Trump protestors at Governor's Mansion

Demonstrators broke through the gate at the Washington Governor’s Mansion, right next door to the Washington State Capitol, while protesting the 2020 election results.

U.S. Rep. Cathy McMorris Rodgers (R-Spokane) called the rioters who stormed the U.S. Capitol building in Washington, D.C., on Wednesday “thugs” and said their actions were “disgraceful and un-American.”

“To anyone involved, shame on you,” she said.

Her statement came, however, just one day after she said she would be backing an effort to stop the counting of votes from the Electoral College.

On Wednesday, though, she said, “What we have seen today is unlawful and unacceptable. I have decided I will vote to uphold the Electoral College results and I encourage Donald Trump to condemn and put an end to this madness.”

Hallowed spaces of American democracy, one after another, yielded to the occupation of Congress on Wednesday, staff for The Associated Press wrote.

“Guns were drawn. A woman was shot and killed by police, and three others died in apparent medical emergencies. A Trump flag hung on the Capitol. The graceful Rotunda reeked of tear gas. Glass shattered,” Thursday morning’s report from AP said.

The pro-Trump mob took over the presiding officer’s chair in the Senate, the offices of the House speaker and the Senate dais, posed for photos in the office of House Speaker Nancy Pelosi. Their aim was to stop proceedings to certify the Electoral College vote and the confirmation of Joe Biden as the next president.

That certification would eventually take place, but not until well after midnight.

U.S. Rep. Dan Newhouse (R-Sunnyside), who represents a small portion of western Walla Walla County, tweeted during the riot, “I wholeheartedly condemn this violence. This is not who we are, and this needs to stop immediately.”

Newhouse was on the House floor Wednesday listening to members’ objections over electoral votes from Arizona when he received an email about the evacuation of the Cannon House Building, according to the Yakima Herald-Republic.

Newhouse, along with his wife and staff, took shelter in the Longworth House Building, where they remained for several hours while the Capitol was in lockdown.

In the call with reporters, Newhouse said he was in a “state of disbelief” about what was occurring and was also “disgusted and horrified” by how things unfolded Wednesday, the Yakima Herald reported. Newhouse said he supported people’s right to protest and freedom of speech but felt rioters crossed a line.

“This has gone beyond that,” he said. “It’s truly unfortunate for our country.”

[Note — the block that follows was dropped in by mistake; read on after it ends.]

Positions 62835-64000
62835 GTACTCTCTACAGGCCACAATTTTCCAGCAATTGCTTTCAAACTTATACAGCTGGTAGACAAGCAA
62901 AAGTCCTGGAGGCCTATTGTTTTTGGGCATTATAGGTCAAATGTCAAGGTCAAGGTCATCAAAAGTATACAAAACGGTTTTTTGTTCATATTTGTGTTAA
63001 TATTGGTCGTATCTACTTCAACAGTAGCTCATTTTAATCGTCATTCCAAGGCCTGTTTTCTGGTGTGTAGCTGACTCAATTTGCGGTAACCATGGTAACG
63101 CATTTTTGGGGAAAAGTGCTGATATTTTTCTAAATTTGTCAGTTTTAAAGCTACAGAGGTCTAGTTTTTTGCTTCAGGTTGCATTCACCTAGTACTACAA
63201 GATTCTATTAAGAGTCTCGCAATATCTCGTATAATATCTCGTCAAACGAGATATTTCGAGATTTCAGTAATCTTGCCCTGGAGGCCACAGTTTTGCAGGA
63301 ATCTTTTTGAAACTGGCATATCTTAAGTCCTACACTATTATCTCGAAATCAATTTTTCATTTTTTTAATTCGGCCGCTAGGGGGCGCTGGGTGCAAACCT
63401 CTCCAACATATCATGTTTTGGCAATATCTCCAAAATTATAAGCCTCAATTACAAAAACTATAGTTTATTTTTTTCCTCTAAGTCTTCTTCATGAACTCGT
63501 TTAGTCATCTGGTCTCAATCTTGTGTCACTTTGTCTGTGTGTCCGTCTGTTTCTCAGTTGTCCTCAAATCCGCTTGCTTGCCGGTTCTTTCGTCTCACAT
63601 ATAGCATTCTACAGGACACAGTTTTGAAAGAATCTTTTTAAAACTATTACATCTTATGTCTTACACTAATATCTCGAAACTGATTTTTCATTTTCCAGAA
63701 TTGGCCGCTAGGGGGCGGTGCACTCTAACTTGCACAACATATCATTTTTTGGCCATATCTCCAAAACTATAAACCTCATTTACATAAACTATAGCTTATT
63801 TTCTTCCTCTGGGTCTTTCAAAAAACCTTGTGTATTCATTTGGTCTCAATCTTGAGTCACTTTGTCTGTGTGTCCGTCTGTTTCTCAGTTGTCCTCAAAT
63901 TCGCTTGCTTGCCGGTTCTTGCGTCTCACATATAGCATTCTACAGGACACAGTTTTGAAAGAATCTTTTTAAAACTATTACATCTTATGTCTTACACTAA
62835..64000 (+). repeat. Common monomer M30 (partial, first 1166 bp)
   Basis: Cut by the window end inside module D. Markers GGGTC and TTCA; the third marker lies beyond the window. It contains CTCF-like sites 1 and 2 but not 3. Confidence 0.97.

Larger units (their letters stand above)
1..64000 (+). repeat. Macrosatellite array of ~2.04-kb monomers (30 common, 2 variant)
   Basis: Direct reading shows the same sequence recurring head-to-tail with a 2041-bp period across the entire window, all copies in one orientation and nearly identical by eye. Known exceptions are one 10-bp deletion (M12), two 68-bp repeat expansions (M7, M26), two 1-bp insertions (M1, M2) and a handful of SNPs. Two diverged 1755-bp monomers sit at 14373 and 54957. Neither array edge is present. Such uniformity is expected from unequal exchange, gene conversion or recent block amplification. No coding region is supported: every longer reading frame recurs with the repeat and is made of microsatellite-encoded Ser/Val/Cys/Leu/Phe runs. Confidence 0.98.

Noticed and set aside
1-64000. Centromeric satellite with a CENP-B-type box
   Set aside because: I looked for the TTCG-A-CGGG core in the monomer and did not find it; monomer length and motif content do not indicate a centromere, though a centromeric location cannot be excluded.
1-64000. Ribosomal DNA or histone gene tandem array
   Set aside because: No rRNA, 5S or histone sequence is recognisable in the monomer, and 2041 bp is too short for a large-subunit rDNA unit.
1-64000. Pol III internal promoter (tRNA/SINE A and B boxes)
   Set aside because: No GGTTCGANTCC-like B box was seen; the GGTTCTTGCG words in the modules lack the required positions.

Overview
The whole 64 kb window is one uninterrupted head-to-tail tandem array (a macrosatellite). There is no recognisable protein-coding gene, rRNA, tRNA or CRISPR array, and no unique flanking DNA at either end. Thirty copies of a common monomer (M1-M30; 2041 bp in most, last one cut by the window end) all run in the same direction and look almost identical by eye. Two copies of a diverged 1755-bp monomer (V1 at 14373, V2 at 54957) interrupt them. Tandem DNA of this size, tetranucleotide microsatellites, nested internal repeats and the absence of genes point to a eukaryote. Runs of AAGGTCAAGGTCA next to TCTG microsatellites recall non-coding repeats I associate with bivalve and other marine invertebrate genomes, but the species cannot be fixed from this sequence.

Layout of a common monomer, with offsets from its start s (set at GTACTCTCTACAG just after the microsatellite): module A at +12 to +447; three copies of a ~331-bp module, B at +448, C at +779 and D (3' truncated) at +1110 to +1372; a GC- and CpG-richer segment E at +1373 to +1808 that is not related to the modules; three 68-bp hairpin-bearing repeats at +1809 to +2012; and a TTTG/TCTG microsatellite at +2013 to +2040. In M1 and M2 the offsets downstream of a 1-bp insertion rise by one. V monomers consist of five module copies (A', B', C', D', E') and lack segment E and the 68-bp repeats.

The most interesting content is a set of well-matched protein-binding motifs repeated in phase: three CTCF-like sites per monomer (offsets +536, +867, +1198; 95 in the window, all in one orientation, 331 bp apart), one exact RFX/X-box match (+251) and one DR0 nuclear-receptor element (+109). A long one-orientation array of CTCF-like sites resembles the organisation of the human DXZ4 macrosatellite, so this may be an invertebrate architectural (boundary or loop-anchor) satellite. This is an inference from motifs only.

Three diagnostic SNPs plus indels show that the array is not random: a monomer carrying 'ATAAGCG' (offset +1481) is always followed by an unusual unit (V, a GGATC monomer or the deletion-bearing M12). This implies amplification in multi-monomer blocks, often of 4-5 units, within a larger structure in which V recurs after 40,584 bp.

Some members of the U.S. House were barricaded in the very chambers where they conduct political affairs, and others were taken to unspecified, secure locations according to multiple news sources.

U.S. Sen. Patty Murray (D-Washington) tweeted that she was safe along with all of her staff. She then called on Congress to resume Wednesday evening and certify the election results. She later gave a statement urging that Trump be immediately removed from office.

“The insurrectionists who stormed the Capitol today should be held fully accountable for their actions under the law. So should the president,” she said. “The most immediate way to ensure the president is prevented from causing further harm in coming days is to invoke the 25th Amendment and remove him from office. As history watches, I urge Vice President Pence and the president’s cabinet to put country before party and act.”

Other local politicians weighed in on the melee at the nation’s capital without pulling punches.

State Rep. Skyler Rude (R-Walla Walla) tweeted, “Breaching capitol security and use of weapons to interfere with a constitutional process is disgusting. Absolutely shameful.”

On his official Facebook account, Rude called their actions ”clearly domestic terrorism” and called for all involved in the violence to be prosecuted.

As elected officials were trying to make sense of what was happening, including Washington Gov. Jay Inslee, another protest erupted outside the governor’s mansion and eventually gained access to the grounds there, according to Washington State Patrol and the Governor’s Office.

Multiple news outlets were on hand as dozens of protestors stormed the gates of the mansion, chanting “USA” while holding both Trump and American flags.

Troopers said Inslee and his family were moved to a safe location. The Seattle Times reported a “standoff” happened between protestors and law enforcement before the pro-Trump demonstrators eventually left the lawn of the house, which is right next door to the Washington State Capitol.

State Sen. Perry Dozier (R-Waitsburg) said he didn’t know enough about the events in Olympia to make a fully informed statement yet.

He said that, on the surface, it’s obviously been a “pent up” year for everyone, but anything besides a peaceful demonstration was out of bounds.

Dozier also said he felt some of the aggression from people in Washington may be coming from the governor’s newest reopening plan, which he said is “not based on science” and will tank the state’s economy.

Rude and Rep. Mark Klicker (R-Walla Walla) could not be reached for comment regarding the Olympia protest.

A clash also broke out at the Oregon State Capitol in Salem, Oregon, as pro-Trump protestors descended on the building, which had already been vandalized and broken into recently.

Oregon State Police said two opposing groups got into a fight. One man was arrested, but more charges were possible following investigation, according to a release from state police.

Jedidiah Maynes can be reached at jedidiahmaynes@wwub.com or 509-526-8318.

Jedidiah Maynes is the managing editor of Walla Walla Lifestyles magazine. He also writes about business news in the Valley and covers a variety of others topics on occasion. He enjoys making music and puns.